Calling for Better Police Body Cam Design

Wednesday, April 11, 2018

 

Challenges reported by both police and the public surrounding usability issues with the vast array of body cams and recording functionality prompted a study by human factors/ergonomics (HF/E) researchers from Wichita State University. In their just-published Ergonomics in Design article, “Design Considerations in the Proliferation of Police Body-Worn Cameras,” Joel Suss and colleagues identify limitations and provide some guidelines for designers.

“Usability issues have received relatively little attention” from the media, the public, or researchers, the authors report. In the article, they summarize some of the issues with existing cameras, including positioning on the body, stability of mounts, camera visibility and activation, data transfer, and interpretability of footage. Body cam usability, they feel, is ripe for examination by other HF/E researchers and particularly by designers, which could lead to better systems.

Working with the Wichita (Kansas) Police Department, Suss et al. equipped officers of various heights, weights, and body types with cameras mounted in different locations on the body to determine which locations were the most effective. The officers performed 35 different live-fire drills while wearing the cameras. Initial analysis showed that cameras mounted on the head (glasses, baseball cap) offered the most complete view of the target compared with cameras worn on the torso (e.g., shoulders, chest).

In addition, the authors believe their video data “can serve as training stimuli for artificial intelligence systems that are being developed to automatically analyze, categorize, and redact body-worn camera footage.”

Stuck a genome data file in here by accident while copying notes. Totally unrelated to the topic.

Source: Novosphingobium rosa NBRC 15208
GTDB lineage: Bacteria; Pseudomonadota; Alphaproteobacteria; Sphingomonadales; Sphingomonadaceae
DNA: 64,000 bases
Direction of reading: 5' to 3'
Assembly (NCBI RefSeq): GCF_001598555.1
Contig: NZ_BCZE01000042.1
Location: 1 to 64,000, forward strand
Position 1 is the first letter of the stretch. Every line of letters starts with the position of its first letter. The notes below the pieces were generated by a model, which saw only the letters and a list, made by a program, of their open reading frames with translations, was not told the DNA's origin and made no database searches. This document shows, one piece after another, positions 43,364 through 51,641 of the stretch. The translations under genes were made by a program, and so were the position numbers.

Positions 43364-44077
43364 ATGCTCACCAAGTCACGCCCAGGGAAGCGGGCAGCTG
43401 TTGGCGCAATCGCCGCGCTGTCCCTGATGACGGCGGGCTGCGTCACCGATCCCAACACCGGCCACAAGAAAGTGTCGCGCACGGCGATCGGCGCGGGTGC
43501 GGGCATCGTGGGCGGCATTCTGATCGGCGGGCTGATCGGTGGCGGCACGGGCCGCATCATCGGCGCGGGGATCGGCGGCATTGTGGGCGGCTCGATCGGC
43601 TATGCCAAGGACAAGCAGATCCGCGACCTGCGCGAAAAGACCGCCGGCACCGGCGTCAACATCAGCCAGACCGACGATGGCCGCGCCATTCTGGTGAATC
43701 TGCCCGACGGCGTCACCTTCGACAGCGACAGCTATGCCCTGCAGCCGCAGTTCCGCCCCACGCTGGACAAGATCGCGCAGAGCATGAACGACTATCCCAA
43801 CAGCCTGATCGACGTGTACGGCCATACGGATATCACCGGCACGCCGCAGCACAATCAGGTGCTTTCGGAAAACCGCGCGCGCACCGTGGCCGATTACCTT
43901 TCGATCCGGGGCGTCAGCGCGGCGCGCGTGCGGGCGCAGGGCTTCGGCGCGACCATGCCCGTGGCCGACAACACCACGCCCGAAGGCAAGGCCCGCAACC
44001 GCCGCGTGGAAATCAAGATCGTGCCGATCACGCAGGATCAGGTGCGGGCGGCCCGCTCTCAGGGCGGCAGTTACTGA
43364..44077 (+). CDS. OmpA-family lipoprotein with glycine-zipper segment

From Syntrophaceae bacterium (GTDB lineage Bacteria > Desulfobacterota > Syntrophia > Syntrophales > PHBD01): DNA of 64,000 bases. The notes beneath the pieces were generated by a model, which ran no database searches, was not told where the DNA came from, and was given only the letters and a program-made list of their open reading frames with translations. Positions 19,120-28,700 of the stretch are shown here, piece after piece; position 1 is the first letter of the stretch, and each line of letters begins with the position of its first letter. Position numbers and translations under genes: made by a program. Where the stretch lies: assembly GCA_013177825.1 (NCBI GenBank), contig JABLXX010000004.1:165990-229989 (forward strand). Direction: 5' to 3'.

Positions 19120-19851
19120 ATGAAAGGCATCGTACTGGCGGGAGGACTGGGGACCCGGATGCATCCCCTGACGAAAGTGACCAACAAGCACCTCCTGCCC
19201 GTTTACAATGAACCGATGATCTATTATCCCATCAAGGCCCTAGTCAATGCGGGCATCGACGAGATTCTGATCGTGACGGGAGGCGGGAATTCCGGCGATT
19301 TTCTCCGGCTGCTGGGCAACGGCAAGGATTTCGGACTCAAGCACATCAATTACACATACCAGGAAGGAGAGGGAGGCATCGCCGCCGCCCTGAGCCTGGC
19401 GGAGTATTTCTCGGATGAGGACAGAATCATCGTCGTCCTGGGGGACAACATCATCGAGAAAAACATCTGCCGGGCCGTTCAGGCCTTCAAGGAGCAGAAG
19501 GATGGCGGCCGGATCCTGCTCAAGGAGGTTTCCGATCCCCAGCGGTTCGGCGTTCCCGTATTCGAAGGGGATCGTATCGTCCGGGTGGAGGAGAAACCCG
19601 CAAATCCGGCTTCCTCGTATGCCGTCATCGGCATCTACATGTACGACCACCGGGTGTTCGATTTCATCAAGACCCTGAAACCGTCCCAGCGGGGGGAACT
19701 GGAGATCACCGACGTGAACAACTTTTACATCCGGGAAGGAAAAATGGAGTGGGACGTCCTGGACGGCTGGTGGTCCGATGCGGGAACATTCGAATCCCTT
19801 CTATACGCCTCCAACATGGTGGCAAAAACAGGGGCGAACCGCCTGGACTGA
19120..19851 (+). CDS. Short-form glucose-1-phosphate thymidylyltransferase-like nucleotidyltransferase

Suss notes, “By understanding the advantages and disadvantages of different camera-mounting locations, law enforcement agencies can provide guidance to officers that will help maximize the quality of body-worn camera footage. Not only will this benefit the public and the criminal justice system, but such footage can also serve as the basis for developing cognitive training designed to enhance officers’ safety and decision-making performance under stress.”
 
To receive a copy of “Design Considerations in the Proliferation of Police Body-Worn Cameras” for media-reporting purposes, please contact HFES Communications Director Lois Smith.

 



The Human Factors and Ergonomics Society is the world’s largest scientific association for human factors/ergonomics professionals, with more than 4,500 members globally. HFES members include psychologists and other scientists, designers, and engineers, all of whom have a common interest in designing systems and equipment to be safe and effective for the people who operate and maintain them. “Human Factors and Ergonomics: People-Friendly Design Through Science and Engineering.”

AP Photo/Damian Dovarganes. In this January 15, 2014 file photo, Los Angeles Police Sgt. Daniel Gomez demonstrates a video feed from his camera into his cellphone during a on-body camera demonstration for the media, in Los Angeles.